can you explain the different types of cef adjacency states - punt , glean, discard, null, drop with examples and configuration?
may be a topology example
- Null adjacency: used to send packets to the null0 interface.
- Drop adjacency: you’ll see this for packets that can’t be forwarded because of encapsulation errors, routes that cannot be resolved or protocols that are not supported.
- Discard adjacency: this is for packets that have to be discarded because of an access-list or other policy.
- Punt adjacency: used for packets that can't be forwarded by CEF. They will be "punted" to the next switching method (fast switching and process switching).
- Glean adjacency: used for directly connected routes. It's used to tell the router that it should check the ARP table since it can reach the device directly.
Thanks for the adjacency explanation
Is it true that the “glean adjacency” in the FIB utilize process switching and not CEF?
According to Cisco, it is CEF that “…requests an ARP entry for the specific prefix, ARP sends the MAC address, and the adjacency entry for the host is built.” You can find out more about it here.
I hope this has been helpful!
I’m asking this question beacuse I have a confusion about the way glean adjacency works with DMVPN Phase 2.
As I learned - the first Spokes adjacency to the hub would be “glean” and for that reason the router would create an nhrp resolution request and sends it to the HUB by utilizing process switching method
Glean adjacency is when CEF does not know all the layer 2 information (for all multiaccess endpoints) on attached subnet.
Because you are speking about DMVPN Phase 2 then from spoke point of view adjacency to hub will be Attached, because spoke immediatelly registers to hub using NHRP.
But adjacency to attached tunnel subnet will probably be Punt, not Glean, but Punt until CEF has all the required L2 information about spokes. What makes the adjacency Punt is that CEF cant simply generate ARP from one spoke to another spoke, on DMVPN there is NHRP protocol who is in charge and CEF cant generate NHRP Request by itself, it has to Punt it to process switching so CPU will generate NHRP Request itself (NHRP Request for another spoke information) and this request has to be forwarded to Hub. First traffic goes always throught the hub, when NHRP resolution is completed then traffic can go from spoke to spoke directly.
Nitay, I dont know if information presented here is actually correct, its just my guess. Im also interested how it really is, thus I will lab it up when I have some free time, probably sunday evening. I will share the results after.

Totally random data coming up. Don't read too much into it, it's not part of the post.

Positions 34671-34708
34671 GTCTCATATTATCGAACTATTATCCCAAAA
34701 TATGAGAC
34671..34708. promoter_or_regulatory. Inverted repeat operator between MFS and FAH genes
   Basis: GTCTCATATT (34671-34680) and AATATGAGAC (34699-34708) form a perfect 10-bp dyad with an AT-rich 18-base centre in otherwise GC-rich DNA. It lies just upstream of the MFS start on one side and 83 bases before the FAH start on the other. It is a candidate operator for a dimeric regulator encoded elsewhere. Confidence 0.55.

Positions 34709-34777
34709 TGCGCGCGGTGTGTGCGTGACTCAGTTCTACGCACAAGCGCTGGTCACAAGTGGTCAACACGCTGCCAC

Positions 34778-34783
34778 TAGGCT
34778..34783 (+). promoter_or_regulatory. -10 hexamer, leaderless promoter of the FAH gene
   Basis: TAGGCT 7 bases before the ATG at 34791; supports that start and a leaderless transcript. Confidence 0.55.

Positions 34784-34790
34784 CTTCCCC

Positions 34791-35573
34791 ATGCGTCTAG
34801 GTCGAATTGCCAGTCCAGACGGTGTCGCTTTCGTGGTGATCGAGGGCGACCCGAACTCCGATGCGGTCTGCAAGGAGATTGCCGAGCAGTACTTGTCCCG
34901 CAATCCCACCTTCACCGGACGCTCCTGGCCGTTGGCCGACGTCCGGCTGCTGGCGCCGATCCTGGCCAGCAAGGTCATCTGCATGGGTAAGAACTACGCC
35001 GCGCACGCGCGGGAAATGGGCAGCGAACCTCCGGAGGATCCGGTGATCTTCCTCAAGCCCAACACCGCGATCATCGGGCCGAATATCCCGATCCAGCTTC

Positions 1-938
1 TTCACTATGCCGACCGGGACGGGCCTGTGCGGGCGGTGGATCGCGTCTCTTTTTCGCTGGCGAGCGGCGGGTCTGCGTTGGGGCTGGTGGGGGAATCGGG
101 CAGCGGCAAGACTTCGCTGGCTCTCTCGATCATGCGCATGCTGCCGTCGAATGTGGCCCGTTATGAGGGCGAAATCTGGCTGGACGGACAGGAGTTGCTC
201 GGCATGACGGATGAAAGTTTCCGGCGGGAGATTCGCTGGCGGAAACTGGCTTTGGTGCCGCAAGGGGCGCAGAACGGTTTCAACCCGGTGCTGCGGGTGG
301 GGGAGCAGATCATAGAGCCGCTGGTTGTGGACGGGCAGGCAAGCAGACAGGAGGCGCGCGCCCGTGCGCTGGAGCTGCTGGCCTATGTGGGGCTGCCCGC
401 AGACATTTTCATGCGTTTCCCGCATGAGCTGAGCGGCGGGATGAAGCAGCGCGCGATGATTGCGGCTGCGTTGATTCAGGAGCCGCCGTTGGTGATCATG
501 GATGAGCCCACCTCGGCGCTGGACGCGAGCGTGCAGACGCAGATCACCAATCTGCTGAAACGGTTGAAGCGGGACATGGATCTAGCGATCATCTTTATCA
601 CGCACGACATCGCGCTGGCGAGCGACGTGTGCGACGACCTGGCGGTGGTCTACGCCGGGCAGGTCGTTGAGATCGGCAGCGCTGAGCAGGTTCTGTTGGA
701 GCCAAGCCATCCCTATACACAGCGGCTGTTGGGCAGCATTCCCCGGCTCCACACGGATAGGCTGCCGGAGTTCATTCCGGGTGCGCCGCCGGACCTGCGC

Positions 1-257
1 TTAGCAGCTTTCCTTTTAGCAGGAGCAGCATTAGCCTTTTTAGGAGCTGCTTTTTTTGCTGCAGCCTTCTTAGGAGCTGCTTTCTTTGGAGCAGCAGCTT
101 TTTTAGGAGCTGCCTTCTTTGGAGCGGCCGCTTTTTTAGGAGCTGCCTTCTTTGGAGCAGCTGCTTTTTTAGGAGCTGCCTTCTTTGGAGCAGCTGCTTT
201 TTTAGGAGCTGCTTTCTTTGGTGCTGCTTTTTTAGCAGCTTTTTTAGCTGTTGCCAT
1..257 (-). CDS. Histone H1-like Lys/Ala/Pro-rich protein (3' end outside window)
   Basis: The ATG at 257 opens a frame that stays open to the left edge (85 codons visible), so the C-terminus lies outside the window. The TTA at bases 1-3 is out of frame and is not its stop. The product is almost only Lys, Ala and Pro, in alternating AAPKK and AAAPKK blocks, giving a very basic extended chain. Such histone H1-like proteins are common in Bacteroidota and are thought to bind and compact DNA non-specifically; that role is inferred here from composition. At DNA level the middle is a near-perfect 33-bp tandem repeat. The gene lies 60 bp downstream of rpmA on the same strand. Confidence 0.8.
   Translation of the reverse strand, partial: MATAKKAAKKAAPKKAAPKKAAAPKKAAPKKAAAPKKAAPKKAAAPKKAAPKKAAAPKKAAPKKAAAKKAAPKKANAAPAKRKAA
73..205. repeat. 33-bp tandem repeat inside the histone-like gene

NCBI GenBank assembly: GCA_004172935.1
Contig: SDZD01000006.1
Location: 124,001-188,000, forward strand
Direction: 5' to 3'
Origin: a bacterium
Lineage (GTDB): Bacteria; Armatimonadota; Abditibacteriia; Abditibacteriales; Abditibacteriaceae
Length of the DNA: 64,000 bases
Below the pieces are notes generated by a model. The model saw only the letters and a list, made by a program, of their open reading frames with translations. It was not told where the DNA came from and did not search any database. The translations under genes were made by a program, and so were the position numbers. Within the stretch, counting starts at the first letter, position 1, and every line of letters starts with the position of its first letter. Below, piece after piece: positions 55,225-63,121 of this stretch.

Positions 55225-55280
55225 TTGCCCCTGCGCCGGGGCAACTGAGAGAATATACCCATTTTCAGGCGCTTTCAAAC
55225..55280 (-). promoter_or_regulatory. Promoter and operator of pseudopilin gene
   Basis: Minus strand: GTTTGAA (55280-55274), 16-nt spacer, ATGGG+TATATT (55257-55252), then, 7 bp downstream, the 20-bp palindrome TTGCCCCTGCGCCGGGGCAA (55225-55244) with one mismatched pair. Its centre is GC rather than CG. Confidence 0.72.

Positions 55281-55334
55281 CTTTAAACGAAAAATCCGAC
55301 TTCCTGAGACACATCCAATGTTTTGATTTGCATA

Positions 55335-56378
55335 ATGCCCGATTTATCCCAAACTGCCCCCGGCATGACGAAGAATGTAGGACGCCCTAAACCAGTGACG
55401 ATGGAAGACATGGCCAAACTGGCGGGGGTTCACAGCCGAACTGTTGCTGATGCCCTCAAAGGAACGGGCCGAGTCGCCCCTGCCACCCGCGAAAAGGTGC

Thanks you very much,
I will be realy greatfull to see all the necessary conclusion about the experiment!
After all the DMVPN PHASE 3 does makes the nhrp requests to be proccessed by the CEF (i’m not quite remember how , gotta refresh my knowledge about that).
First i have to correct myself, glean adjacency is for dirrectly conected subnets and means that CEF should look to ARP table for L2 informations. In case not all L2 informations are known then “show adjacency” shows as “(incomplete)” for this subnet, CEF is performing ARP request in regular time intervals to make all the L2 information complete.
I did the lab regarding to DMVPN and tunnel subnet. Dont want to spam CEF internals, so here are the quick results.
G0/2 is physical interface used for connection to internet, its a Glean adjacency, using subnet 18.104.22.168/30.
Spoke1# show ip cef adjacency glean Prefix Next Hop Interface 22.214.171.124/30 attached GigabitEthernet0/2
Tunnel 10.0.0.0/29 has a Punt adjacency.
Spoke1# show ip cef adjacency punt Prefix Next Hop Interface 10.0.0.0/29 attached Tunnel0
Last one is loopback 126.96.36.199 configured as /24 subnet on purpose, the /24 subnet shows as Discard adjacency.
Spoke1# show ip cef adjacency discard Prefix Next Hop Interface 188.8.131.52/24 attached Loopback0
Now to the Phase 3.
Its like command “ip nhrp shortcut” allows to process nhrp redirect, thus insert nhrp /32 route into RIB (shows as “H”) and CEF updates itself accordingly.
Thanks for your reply,
So as it seems, the DMVPN Tunnel isn’t in the glean state at all as mentioned somewhere in the internet, maybe also in some lessons in the website, but it is in the punt state and the nhrp redirect does being processed as process switching but the sum time is less than the sum time it process switching without the nhrp redirect.
the nhrp shortcut meanwhile do changes the CEF and makes the spokes to be able sending the first traffic via CEF itself, butt he HUB himself doesn’t have to be configured with the nhrp shortcut and that should make him sending the nhrp redirect as a process switching method am I right?